Oregon Health Authority

National Weather Service (enter your city & state to get a weather forecast)

NOAA (Weather Watches, Warnings or Advisories for Oregon)

For more information, please contact North Central Public Health District at (541) 506-2600 or visit us on the web at or our Facebook Page at

6. Emotional Responses

When you hit your thumb with a hammer, you know what causes the pain. In fact, it’s probably the most obvious thing at that moment. However, do you know what causes the emotion?

All of us have nervous systems that cause us to feel pain. All of us have emotions, too. We feel happy, sad, angry, elated, hopeless, inspired. But where do the emotions come from? What causes them?

When you hit your thumb with a hammer, you feel pain. You may also feel some anger and maybe even some shame. We can safely say that the hammer caused the pain. But we can’t say that the hammer caused the anger or the shame. If that were true, then it wouldn’t matter who hit them on the thumb, every single person would feel exactly the same emotions.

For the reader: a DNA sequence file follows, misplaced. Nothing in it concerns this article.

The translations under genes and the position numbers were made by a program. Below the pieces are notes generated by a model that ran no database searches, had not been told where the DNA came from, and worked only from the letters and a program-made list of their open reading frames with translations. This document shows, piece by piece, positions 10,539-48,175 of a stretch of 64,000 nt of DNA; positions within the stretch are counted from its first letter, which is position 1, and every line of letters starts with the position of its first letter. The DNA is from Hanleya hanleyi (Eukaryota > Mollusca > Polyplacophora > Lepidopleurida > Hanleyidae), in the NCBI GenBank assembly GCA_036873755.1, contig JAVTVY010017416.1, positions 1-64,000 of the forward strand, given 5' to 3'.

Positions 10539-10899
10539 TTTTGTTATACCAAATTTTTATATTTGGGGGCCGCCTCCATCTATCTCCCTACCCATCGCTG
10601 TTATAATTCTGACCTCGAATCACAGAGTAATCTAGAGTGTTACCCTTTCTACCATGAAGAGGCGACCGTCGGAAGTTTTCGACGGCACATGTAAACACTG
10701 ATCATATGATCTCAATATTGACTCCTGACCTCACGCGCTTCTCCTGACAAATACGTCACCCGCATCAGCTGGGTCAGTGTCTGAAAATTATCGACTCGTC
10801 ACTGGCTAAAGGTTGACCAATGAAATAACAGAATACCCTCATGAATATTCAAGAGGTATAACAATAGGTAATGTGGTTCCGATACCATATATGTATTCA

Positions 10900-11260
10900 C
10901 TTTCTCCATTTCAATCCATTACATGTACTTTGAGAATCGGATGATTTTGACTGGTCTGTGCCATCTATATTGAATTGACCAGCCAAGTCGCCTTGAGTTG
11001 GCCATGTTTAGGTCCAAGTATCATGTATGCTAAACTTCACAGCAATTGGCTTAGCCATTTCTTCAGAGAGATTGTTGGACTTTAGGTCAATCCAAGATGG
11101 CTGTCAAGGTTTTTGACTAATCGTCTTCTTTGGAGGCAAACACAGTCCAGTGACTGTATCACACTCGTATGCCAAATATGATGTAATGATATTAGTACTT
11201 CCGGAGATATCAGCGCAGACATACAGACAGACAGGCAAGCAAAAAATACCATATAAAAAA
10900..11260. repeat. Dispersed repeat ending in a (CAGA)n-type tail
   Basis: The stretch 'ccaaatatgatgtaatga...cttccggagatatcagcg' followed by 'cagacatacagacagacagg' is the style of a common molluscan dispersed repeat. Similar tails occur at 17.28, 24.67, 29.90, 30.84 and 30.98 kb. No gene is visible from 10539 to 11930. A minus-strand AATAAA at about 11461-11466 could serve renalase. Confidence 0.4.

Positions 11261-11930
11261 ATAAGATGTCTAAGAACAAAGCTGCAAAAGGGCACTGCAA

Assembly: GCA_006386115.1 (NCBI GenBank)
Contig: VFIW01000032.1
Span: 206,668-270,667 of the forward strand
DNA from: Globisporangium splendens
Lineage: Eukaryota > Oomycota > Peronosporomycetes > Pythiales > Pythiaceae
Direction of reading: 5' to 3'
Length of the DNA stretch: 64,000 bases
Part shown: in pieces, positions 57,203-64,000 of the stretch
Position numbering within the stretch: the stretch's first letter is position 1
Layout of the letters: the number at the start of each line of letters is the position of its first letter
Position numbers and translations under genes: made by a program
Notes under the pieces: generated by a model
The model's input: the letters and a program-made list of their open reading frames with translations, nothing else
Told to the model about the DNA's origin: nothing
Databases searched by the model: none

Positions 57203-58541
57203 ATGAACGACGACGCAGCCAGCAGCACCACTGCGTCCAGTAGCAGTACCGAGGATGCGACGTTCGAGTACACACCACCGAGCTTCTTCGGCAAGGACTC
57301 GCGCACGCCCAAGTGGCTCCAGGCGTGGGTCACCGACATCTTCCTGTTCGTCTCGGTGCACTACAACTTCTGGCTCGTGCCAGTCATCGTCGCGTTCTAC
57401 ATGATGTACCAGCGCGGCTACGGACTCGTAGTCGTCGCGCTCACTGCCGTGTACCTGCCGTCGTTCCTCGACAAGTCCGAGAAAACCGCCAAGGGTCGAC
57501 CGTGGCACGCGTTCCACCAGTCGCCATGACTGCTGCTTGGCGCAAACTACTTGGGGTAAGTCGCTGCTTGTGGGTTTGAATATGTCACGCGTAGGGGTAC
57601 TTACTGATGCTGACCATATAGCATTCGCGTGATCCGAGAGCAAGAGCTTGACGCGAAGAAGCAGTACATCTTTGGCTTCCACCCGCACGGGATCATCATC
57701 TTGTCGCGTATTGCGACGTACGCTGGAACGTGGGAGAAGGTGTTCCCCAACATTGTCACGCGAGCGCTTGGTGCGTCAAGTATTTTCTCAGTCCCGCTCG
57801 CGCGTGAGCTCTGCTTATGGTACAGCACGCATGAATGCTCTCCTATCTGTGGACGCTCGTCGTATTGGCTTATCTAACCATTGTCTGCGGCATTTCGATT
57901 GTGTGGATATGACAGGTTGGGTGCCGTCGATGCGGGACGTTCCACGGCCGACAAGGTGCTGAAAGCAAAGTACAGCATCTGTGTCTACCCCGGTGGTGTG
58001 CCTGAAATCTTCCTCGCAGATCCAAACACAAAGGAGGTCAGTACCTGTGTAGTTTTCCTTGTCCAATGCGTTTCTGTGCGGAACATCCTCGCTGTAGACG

So how come you get mad when the same situation doesn’t bother someone else at all? They laugh it off without a hint of anger. You see, the truth is that you cause you own emotions, and you do it with your thoughts. Many centuries ago, Epictetus said, “We are disturbed not by the things that happen, but by our opinion of the things that happen.” If you want something a little newer, then Shakespeare said, “There is nothing either good or bad, but thinking makes it so.” (Hamlet, Act 2, Scene 2)

The good news is that you don’t have to let your inner thoughts and feelings be dictated by the external environment. You can, bit by bit, learn to handle any and every situation you want to. You can learn to change your opinion of the things that happen so that you control your emotions, rather than letting them control you.

Can you see yourself taking charge like this? What is going to happen the next time you “hit your thumb” with a hammer? ~The Pacific Institute

7. Links: Things to Think About & Things to Do

bird.owl.limbMaryhill Museum of Art on Facebook

Slideshow: The Maryhill Overlook & Rattlesnake Rock


The Case for Summer Learning


Summer Slide – Learning Loss


Education: Summer & the Divide Between Rich and Poor

Oregon Ask. Expanded Learning

Brilliant Maps: Territorial Waters & Exclusive Economic Zones (EEZ) Of The World

Map-based Strategy Board Games

The U.S. Must Identify Jihadi-Salafists Through Their Ideology, Practices, and Methodology—and Isolate Them

The John Birch Society

Commentary: Immigration, Charles Krauthammer, and Article III of the Constitution

Three Carrier Groups and USS New York